a clue what they are, so I have been educating them and giving them cooking instructions and recipes. They are now selling like hotcakes, and it is such a joy to see people meandering about with a 15-20 pound candy roaster on their shoulders. People stop and ask them what they are and where they got them. They have been selling primarily for the curiosity factor, but once they cook them up, I think they will be back for more. I now have some on the vines that will likely exceed 30 pounds in another week or so. Love your site as I miss home so much, and this brings me back. Thanks so much!

  • Reply
    October 2, 2014 at 9:43 pm

    Wow! I never heard of such! I’ve got to plant some next year!

  • Reply
    October 2, 2014 at 12:40 am

    Sounds wonderful, doesn’t it.
    There are candy roaster squash seeds on sale online. This website sounds like it might have more of the kind Jim is use to seeing.
    But there were many choices online. Just put “candy roaster squash seeds” in the search box, and you’ll find them all.
    God bless.

  • Reply
    Ed Ammons
    October 1, 2014 at 5:15 pm

    Our neighbors on Wiggins Creek grew what they called candy roasters. They swore they were not pumpkins. They looked like an acorn squash only they were as big as a ten gallon bucket.They had a pale yellow skin. They also grew regular pumpkins and several kinds of gourds. One kind of gourd they dried and used as a dipper in the water bucket.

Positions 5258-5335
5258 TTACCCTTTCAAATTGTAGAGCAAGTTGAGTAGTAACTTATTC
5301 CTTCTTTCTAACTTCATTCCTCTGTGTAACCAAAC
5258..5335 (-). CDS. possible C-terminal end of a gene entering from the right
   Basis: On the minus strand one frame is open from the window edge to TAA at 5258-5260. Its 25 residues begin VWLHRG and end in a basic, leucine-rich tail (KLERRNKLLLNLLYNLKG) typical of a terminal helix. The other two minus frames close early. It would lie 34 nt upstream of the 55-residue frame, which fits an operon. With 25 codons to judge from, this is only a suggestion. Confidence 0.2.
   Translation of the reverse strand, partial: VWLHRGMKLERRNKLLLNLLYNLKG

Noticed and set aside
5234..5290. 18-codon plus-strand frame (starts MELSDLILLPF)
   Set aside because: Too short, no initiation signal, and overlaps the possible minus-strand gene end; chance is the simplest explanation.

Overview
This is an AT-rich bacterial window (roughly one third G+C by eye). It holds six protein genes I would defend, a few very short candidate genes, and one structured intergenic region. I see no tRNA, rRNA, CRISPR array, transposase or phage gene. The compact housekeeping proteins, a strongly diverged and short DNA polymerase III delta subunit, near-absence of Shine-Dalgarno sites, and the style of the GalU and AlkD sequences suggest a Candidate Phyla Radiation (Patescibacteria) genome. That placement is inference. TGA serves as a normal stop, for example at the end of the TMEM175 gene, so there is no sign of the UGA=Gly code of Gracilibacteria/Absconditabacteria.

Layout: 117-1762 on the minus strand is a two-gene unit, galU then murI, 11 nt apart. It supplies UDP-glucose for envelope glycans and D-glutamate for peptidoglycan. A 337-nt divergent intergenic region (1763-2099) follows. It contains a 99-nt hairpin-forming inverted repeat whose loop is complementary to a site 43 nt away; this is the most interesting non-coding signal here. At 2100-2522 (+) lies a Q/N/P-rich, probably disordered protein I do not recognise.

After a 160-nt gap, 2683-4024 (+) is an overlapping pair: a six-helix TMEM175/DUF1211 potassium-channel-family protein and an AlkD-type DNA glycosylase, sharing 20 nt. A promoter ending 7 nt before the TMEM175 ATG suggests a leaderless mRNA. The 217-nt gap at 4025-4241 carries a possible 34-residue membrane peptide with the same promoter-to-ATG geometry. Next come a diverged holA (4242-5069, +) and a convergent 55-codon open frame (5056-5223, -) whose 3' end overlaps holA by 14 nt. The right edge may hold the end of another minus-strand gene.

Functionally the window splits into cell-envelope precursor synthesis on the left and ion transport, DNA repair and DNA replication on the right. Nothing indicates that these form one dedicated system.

We only grew pumpkins and summer squash.

  • Reply
    b. Ruth
    October 1, 2014 at 4:59 pm

    This comment if for the idiosyncratic Ed….My friend McCormick makes some wonderful food coloring. Just cook your ochre veggie and add a drop of coloring…go easy on the red!
    Mix them up to make purple, red/blue, mix all for brown, or lighten or darken the green with blue or yellow, etc. I agree ochre is a “mustardy” stomach ill color…do you reminisce of the days of yellow ochre diaper changing, like my husband, is that the cause! Hope the food coloring helps for you to enjoy ochre foods once again!
    Thanks Tipper,
    PS….He can also jazz up the fruit and veggies using the new fluorescent food dyes!

  • Reply
    October 1, 2014 at 2:33 pm

    We love butternut squash mashed with cream cheese and butter and of course a little brown sugar or molasses. And those cute little pie pumpkins are perfect for our small family. I’ve never heard of candy roasters but the name alone gets my attention.

  • Reply
    Ken Roper
    October 1, 2014 at 1:49 pm

    I really enjoy Jim’s writings. He
    talks of his Grandpa Joe in almost every one of his monthly colums. If you want to be taken back in time to the “good ole days”, I suggest you try his monthly Newsletter.
    Although I was just a puppy, those years ago, my daddy and mama growed Candy Roasters too.